It's kind of like that thing that goes around the internet with the quote 'you know you've created God in your own image if he hates all the same people you do'. Israel and Judea were primitive bronze age societies, all of them were like that and they all killed each other all the time.

Abraham and Isaac is an interesting one. You're right that's not easy. I remember studying that at university and being amazed at the depth of interpretation applied to it by Jewish scholars. I don't suppose you'd accept my belief that this is more a demonstration of Abraham's faith than God seriously requiring a sacrifice but that's how I see it and if you are interested the Jewish readings on this passage are fascinating.

You didn't mention the one people talk about a lot, the psalmist exhorting God to crush the heads of his enemies children. Again for me that comes down to honesty and anger and authenticity before God. We get no where in life if we are not honest with ourselves and address and process our emotions maturely and properly. The same is true for a person of faith in relationship to God. What you see happening in the psalms when people rail and curse is people who KNOW that they are heard and they are MAD. They know they can take that stuff up to God and yell, kick and scream and get it out. Just because they are asking for something awful does not mean God will do it or wants it, it means that we can be fully human, warts and all, before God. I mention this only so you don't get the impression it's all piety and smiles, it's not, it's TOUGH.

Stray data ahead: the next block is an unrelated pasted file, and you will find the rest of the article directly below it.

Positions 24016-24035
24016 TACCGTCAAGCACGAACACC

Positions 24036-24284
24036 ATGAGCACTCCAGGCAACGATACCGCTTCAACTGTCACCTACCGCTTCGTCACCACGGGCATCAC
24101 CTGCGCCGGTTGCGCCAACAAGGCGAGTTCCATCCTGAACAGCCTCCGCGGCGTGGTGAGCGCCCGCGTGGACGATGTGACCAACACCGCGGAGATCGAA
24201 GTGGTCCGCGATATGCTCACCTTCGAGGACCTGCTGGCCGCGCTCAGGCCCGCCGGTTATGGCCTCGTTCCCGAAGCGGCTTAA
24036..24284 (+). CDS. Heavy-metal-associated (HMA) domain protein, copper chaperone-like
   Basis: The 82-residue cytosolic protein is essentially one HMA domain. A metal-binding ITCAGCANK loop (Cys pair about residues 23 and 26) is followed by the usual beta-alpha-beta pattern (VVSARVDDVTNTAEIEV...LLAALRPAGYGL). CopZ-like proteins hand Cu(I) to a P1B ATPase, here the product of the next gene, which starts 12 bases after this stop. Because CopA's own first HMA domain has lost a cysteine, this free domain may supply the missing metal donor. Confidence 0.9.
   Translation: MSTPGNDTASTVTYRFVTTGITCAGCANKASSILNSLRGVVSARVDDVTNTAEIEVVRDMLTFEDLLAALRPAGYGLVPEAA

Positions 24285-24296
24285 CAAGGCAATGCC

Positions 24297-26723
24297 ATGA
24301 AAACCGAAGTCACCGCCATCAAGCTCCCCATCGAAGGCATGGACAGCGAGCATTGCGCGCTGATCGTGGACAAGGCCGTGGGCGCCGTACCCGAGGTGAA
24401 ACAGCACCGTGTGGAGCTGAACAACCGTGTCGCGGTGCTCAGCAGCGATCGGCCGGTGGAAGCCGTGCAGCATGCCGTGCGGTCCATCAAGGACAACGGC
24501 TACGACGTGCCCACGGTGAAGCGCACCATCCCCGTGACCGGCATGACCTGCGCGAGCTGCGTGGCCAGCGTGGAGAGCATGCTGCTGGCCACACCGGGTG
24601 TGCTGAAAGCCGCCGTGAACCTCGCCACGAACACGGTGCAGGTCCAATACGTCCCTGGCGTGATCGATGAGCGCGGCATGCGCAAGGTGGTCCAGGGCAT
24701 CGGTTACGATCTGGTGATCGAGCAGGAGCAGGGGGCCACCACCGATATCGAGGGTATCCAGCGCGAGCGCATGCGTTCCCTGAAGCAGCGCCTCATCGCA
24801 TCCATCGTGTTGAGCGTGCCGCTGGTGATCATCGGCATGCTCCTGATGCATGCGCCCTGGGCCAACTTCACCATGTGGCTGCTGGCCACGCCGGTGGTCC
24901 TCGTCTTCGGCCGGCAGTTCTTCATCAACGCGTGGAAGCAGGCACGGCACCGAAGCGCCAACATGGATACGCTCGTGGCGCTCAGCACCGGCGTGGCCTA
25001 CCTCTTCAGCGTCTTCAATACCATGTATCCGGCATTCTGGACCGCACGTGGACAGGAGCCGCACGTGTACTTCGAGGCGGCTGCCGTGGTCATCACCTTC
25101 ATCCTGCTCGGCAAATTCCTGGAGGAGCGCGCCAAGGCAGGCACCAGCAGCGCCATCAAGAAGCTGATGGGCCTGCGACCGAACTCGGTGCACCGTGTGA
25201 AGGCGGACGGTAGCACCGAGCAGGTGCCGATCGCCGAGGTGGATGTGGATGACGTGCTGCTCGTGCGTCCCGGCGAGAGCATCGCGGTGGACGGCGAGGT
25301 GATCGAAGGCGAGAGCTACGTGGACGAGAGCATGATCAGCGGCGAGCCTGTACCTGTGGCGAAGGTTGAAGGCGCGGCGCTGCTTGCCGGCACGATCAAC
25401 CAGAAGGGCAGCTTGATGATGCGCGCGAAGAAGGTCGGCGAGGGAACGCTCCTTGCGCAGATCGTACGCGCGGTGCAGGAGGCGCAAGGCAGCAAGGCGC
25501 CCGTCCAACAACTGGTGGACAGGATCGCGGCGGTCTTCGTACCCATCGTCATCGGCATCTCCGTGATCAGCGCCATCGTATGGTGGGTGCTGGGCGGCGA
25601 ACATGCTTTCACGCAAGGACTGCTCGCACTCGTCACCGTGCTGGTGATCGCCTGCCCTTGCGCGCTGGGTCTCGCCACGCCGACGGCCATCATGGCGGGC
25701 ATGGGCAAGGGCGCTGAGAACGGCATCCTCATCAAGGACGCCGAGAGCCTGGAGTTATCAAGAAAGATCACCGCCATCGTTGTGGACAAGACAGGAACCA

So okay I'm about up to the end of the OT, where you pretty much stopped. So we'll come to the NT. Christianity states that Jesus Christ is God, that much most people have heard and they've heard it so often that they go 'okay yeah' but pause to think about it and it's pretty mind blowing. How does something infinite, immortal and so utterly other become human? It's okay if you don't get it, pretty much no one else did or does either but you either believe it or you don't.

So, having given up sending prophets or trying to get humanity to actually listen to him and understand that murder and killing and hatred weren't actually what he wants God gives up on the nudge nudge and actually becomes human, gets his hands dirty as it were and wanders around Judea and Galilee talking to people about what it really means to be human and who God is.